Is it a bird? Is it a plane? No, it’s a drone! Reykjavik-based startup Flygildi‘s flagship product, the Silent Flyer, is an autonomous, silent, drone that looks just like a bird – with wings that can morph during flight and fold into the body. Being silent, the drone has applications for covert and surveillance purposes, as well as wildlife photography and research.
Founded in 2012, Flygildi has just closed an angel financing round led by Spakur Finance, which it will use to fund its marketing efforts overseas and to continue developing the drone’s software.
The competitive edge of the Silent Flyer is considerable. The artificial bird can not be distinguished from a real bird by radar, and can be manufactured to look like almost any bird as a disguise. The drone can appear to look like a raven, seagull or eagle, blending into its environment. The bird is equipped with cameras and other sensors, and is usable equally on a bright day and a pitch-black night.
The Icelandic Civil Aviation Administration, ISAVIA, recently signed a contract with Flygildi with the aim of using the Flygildi’s drones to scare away living birds near airports, which are becoming an ever-increasing problem. In addition to its use at airports, Flygildi’s founders believe the drone would be ideal for the surveillance of rivers that offer angling and fish farms.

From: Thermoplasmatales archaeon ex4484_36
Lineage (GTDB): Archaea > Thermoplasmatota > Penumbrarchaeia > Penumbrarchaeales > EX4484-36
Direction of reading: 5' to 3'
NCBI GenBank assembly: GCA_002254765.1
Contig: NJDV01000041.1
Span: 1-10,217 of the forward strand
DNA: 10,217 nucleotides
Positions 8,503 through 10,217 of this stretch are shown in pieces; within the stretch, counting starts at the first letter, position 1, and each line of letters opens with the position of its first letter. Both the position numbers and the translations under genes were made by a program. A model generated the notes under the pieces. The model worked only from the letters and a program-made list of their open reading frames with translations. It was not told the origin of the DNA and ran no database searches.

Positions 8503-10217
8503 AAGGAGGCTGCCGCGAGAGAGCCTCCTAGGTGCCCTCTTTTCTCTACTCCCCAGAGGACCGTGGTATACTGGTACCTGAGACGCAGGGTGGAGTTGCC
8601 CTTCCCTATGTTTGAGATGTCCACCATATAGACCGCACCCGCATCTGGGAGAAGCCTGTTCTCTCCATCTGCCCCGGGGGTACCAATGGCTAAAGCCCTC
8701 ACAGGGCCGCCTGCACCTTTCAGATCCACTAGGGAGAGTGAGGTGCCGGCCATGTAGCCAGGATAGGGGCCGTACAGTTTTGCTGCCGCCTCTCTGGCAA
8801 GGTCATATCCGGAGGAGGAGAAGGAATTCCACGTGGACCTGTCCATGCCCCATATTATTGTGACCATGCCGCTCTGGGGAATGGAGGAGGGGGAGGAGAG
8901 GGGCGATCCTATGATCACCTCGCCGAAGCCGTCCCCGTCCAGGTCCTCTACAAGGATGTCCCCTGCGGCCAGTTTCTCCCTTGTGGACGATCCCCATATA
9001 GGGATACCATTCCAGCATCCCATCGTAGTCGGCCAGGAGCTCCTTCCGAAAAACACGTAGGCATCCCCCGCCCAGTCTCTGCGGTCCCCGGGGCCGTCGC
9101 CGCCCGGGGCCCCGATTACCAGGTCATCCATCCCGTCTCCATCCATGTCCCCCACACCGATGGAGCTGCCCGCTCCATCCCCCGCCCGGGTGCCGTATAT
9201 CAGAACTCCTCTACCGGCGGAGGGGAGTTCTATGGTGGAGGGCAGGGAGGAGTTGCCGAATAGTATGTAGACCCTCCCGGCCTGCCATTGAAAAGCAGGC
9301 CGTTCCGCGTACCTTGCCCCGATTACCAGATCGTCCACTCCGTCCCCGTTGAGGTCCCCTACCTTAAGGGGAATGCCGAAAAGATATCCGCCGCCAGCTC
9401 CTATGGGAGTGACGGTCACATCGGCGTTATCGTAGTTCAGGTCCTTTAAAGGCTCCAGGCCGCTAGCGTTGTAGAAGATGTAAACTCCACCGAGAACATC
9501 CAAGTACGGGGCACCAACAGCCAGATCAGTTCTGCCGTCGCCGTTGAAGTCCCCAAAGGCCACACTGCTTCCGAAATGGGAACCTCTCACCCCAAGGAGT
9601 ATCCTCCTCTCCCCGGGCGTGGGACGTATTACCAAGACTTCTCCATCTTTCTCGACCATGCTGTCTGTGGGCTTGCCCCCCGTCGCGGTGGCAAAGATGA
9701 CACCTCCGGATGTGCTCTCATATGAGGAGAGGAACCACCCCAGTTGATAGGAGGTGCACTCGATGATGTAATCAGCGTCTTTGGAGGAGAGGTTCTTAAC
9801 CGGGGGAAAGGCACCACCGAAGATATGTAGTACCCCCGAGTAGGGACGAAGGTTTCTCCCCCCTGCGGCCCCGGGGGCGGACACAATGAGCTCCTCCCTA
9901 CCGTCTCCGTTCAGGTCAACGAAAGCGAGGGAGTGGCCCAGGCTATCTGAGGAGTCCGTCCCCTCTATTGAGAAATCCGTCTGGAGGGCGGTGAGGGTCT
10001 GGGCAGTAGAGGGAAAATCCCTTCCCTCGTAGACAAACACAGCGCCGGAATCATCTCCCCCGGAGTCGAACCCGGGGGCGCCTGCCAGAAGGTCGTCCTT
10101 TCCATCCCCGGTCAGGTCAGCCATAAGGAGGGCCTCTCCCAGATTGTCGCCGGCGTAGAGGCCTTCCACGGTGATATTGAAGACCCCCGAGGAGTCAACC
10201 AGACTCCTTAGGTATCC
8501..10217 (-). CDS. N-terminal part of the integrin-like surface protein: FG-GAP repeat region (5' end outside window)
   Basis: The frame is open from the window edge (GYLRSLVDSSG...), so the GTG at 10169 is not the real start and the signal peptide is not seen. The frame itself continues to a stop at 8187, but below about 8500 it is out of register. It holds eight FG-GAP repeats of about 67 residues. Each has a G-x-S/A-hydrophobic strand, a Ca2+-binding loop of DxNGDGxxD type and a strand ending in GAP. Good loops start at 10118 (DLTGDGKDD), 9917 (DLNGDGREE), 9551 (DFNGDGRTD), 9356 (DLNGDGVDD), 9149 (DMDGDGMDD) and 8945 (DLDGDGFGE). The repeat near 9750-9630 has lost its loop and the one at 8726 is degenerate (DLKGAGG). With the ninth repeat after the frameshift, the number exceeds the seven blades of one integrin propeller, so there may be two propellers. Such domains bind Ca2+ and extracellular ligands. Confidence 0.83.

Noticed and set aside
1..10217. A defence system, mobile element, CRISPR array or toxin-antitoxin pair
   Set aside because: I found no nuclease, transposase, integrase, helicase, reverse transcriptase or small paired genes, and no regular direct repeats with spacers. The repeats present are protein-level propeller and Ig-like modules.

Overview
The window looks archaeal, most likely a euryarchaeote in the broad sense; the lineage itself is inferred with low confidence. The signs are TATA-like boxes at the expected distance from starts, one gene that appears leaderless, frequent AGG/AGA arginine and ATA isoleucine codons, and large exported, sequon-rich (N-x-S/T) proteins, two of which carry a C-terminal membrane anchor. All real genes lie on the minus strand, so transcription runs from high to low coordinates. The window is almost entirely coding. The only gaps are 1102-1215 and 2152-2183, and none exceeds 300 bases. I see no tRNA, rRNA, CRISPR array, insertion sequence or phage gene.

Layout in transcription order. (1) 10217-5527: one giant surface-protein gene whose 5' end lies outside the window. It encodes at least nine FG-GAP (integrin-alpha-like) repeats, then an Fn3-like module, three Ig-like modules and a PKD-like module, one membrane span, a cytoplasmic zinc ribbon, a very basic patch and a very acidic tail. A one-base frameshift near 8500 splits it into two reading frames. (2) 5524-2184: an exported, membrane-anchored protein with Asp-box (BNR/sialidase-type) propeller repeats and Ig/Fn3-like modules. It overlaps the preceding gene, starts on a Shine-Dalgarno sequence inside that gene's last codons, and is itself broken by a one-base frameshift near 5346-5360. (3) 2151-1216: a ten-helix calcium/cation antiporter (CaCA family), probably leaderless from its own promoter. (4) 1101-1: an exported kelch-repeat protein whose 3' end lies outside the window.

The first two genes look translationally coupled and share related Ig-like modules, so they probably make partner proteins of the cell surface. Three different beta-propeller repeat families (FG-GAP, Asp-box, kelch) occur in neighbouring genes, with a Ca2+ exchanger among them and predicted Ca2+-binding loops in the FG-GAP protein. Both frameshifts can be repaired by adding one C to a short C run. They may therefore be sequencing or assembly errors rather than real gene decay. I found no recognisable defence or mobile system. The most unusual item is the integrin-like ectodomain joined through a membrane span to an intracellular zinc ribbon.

Flygildi’s representatives will go on a series of meetings in the United States with possible strategic partners and investors in the coming months. According to Helga Viðarsdóttir, the chairman of Flygildi, the drone has already garnered significant interest from the drone company Skydio, as well as representatives from Oculus as well as the weapons manufacturer Lockheed Martin, which has shown an interest in further financing the company.
Flygildi was founded by electrical engineer Hjalti Harðarson and the aerospace engineer Dr. Leifur Þór Leifsson, an assistant professor at Iowa State University who also holds a position at Reykjavik University. Flygildi is Hjalti’s third venture, having previously founded Hugrún ehf. in 1982 with his bother Kjartan and Hafmynd ehf in 1999 along with the Fishing institute of the University of Iceland and the Marine and freshwater research institute of Iceland.